The UK regulator released details of the case alongside information about other advertising reviews it has completed in recent months. The other cases include a complaint by ALK, a manufacturer of allergy immunotherapies, against Diagenics, a distributor of allergy tests and treatments. ALK said Diagenics shared a price list for unlicensed medicines to healthcare professionals in breach of rules on promotion. MHRA upheld the complaint and Diagenics removed potentially promotional content.        
MHRA Notice, More
EMA probes possible link between inflammatory condition and COVID vaccine
EMA is collaborating with its Danish counterpart to investigate a severe inflammatory condition that affected a 17-year-old recipient of Comirnaty, the Pfizer/BioNTech COVID-19 vaccine.
Five days after receiving the second dose of the vaccine, the young man developed multisystem inflammatory syndrome in children (MIS-C). The condition is characterized by a very strong immune reaction that causes inflammation of the organs. At one point the condition of the young man was life-threatening; after treatment, he is now in good health. EMA and the Danish Medicines Agency (DKMA) want to understand what happened.
MIS-C is a known complication of COVID-19, affecting an estimated 1 in 4,000 infected children. However, the young man had not been infected with COVID-19. No causal link to the vaccine has been found but DKMA cannot rule out a rare side effect at this stage. DKMA has said patients who develop symptoms such as diarrhea and vomiting need to be referred.
Even if the vaccine is identified as the cause of MIS-C, the risks posed by the vaccine appear to be far less than the dangers of COVID-19. In Denmark alone, 300,000 12- to 19-year-olds are fully vaccinated against COVID-19. If MIS-C was as common after vaccination as it is following COVID-19 infection, far more cases would likely have been seen around the world in recipients of Comirnaty.
DKMA Notice, More
EDQM updates guidance for electronic submission of CEP applications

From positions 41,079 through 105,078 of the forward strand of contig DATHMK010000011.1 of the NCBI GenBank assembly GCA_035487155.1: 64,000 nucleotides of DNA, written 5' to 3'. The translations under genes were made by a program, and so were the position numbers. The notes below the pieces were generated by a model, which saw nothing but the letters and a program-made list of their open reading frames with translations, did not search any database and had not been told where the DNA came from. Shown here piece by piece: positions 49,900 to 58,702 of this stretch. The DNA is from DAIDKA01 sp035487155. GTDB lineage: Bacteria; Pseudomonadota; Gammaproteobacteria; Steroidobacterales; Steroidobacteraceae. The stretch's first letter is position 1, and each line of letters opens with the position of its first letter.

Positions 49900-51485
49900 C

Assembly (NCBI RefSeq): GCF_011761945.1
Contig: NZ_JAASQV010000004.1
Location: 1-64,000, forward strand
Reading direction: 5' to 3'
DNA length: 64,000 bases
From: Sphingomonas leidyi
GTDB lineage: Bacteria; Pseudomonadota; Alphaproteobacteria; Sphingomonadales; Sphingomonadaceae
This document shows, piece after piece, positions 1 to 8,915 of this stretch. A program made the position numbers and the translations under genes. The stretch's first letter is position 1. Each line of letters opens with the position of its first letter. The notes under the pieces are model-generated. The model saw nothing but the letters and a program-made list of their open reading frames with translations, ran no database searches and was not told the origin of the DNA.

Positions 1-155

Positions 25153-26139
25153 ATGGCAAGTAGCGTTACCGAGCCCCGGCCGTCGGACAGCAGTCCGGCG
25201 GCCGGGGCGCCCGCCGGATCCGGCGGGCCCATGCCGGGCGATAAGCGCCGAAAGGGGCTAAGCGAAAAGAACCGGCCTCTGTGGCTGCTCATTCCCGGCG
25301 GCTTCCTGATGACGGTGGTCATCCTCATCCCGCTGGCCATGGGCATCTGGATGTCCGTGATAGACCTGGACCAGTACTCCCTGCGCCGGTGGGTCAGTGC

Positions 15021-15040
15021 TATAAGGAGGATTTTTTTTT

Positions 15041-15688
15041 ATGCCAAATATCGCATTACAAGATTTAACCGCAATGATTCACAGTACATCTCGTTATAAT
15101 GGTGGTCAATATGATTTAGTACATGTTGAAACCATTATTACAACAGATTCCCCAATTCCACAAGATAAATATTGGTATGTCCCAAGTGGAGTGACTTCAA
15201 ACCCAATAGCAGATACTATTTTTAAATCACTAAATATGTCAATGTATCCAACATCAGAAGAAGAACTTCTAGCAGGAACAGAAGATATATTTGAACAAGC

The European Directorate for the Quality of Medicines (EDQM) has updated its guidance on making electronic applications for Certificates of suitability to the monographs of the European Pharmacopoeia (CEPs).
EDQM updated the guidance to reflect the current practices for submissions, which must use the electronic Common Technical Document (eCTD) format. The new guidance explains it is mandatory to include any previously assessed and approved information from the “baseline (full dossier)” when switching to eCTD from another format. EDQM is imposing the requirement, which will take effect in January 2022, to facilitate the lifecycle management of the dossier.
If files or sections of the eCTD contain a lot of information, EDQM recommends the use of additional bookmarks or “levels of granularity” to facilitate the review. EDQM sees value in using bookmarks in response to deficiency letters.
Other changes include clarifications to subjects including the submission of grouped revisions and the addition of examples of format issues that may hinder the receipt of applications. EDQM made the changes based on feedback from applicants.
EDQM Notice
Other news:
MHRA has appointed non-executive directors from the Bill & Melinda Gates Foundation, Microsoft and other organizations to its board. The four new directors took up their posts on 1 September, replacing predecessors whose terms had come to an end. Non-executive directors lack voting rights but provide additional breadth of experience to the board. MHRA Notice
The Finnish Medicines Agency (Fimea) has stopped accepting paper notices regarding veterinary medicinal product clinical trials. Fimea moved to a fully email based system on 1 September. Fimea will send acknowledgements of notification submissions that include a number for use in all correspondence related to the case. Fimea Notice (Finnish)